The Manetti Shrem Art Museum.
A new art museum is built with interaction in mind.
By Catherine Warmerdam
Photography by Iwan Baan, Courtesy of SO–IL and Bohlin Cywinski Jackson
One of the most architecturally significant buildings to be erected in the United States in the past year is right in Sacramento’s backyard. The Jan Shrem and Maria Manetti Shrem Museum of Art at UC Davis earned high praise from numerous critics when it opened in November 2016. The Wall Street Journal included it on its list of best architecture of 2016. And Christopher Hawthorne of the Los Angeles Times called the museum “a building to boost your faith in the future of American architecture.”
The museum’s signature feature is its 50,000-square-foot “grand canopy,” which hovers over the building’s pavilions like a bright-white exoskeleton, providing both architectural interest and a wide swath of shade around the perimeter. Constructed of perforated aluminum beams that softly filter the sunlight, the canopy serves as a frame for the informal gathering spaces surrounding the exterior that beckon visitors to come and linger.
The Manetti Shrem was built in part to showcase the nearly 6,000-piece art collection held by the university that, until now, didn’t have adequate museum space in which to be displayed. But exhibiting art is hardly the museum’s only function. This is a space dedicated to learning, a mission that is lived out faithfully through the building’s design.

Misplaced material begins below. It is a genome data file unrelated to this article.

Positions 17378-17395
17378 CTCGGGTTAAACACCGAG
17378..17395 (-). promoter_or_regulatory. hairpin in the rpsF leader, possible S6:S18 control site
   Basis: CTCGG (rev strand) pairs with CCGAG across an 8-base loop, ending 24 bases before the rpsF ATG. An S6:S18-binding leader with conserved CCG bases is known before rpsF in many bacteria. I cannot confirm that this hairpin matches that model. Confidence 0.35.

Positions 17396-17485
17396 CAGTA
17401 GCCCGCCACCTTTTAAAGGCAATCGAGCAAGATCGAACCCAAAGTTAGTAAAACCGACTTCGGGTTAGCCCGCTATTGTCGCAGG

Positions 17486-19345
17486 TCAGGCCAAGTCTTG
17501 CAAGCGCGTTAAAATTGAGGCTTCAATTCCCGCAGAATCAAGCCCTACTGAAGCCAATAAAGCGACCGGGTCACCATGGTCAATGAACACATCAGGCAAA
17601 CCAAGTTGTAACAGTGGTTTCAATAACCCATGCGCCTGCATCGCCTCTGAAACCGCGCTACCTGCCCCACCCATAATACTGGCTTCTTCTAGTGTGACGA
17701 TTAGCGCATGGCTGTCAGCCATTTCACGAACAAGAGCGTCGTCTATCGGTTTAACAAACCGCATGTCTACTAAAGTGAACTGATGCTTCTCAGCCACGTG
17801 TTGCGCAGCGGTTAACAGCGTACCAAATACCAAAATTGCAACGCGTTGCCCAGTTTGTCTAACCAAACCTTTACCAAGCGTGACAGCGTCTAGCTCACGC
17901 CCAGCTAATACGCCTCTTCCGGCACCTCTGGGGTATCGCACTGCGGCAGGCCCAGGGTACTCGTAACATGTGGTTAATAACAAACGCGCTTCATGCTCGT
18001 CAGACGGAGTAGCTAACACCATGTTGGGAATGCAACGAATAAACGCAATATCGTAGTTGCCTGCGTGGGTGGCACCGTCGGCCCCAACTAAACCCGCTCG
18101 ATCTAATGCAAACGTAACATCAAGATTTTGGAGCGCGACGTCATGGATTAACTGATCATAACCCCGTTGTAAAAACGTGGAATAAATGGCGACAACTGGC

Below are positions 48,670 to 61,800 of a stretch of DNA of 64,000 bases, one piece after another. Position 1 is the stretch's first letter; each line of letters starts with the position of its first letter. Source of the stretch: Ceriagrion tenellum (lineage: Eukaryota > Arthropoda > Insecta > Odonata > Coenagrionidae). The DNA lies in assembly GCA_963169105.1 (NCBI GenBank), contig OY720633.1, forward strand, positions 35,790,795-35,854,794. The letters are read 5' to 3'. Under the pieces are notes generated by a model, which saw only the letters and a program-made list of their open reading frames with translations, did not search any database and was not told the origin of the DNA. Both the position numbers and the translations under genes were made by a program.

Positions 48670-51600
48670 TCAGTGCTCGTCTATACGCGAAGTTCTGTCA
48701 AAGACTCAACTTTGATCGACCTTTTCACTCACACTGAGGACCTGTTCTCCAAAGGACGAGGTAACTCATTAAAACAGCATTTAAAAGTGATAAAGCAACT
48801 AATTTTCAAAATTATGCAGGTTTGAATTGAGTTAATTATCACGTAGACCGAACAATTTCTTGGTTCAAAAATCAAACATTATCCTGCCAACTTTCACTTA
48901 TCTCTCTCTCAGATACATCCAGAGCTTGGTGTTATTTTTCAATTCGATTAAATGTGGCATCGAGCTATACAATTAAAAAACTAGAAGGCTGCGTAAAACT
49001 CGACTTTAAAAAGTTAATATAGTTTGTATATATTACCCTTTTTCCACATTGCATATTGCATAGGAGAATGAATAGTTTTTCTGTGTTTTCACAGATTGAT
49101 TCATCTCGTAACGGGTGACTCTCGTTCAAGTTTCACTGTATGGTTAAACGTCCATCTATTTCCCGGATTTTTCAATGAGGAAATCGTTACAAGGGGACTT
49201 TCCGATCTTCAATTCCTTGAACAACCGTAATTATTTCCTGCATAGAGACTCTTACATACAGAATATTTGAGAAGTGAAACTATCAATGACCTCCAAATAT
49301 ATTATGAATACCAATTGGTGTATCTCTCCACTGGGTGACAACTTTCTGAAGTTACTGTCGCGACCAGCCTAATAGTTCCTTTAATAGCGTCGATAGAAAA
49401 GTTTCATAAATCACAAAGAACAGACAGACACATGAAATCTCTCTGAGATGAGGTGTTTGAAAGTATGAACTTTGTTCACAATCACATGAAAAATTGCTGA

The two architecture firms behind the Manetti Shrem—SO – IL and Bohlin Cywinski Jackson—used the museum’s philosophy of “art wide open” to guide their design. They shrewdly chose to locate classrooms and studio space directly off the main lobby, connecting them to the building’s core via expansive windows and a glass roll-up door. Walls of windows, sometimes in unexpected places, also emphasize permeability, both physical and metaphorical. While too many art museums possess a hermetic quality that aspires to keep the outside world at bay, the Manetti Shrem, which is free to visit, beautifully makes the case for openness and accessibility. (The museum will be closed from July 1 to Sept. 17 while new exhibits are installed.)
The staff rejected the idea of producing maps or audio tours, opting instead to allow visitors to wander through the space unfettered, guided only by their own curiosity. It was a smart decision. There is no getting lost here, although no one would blame you for trying.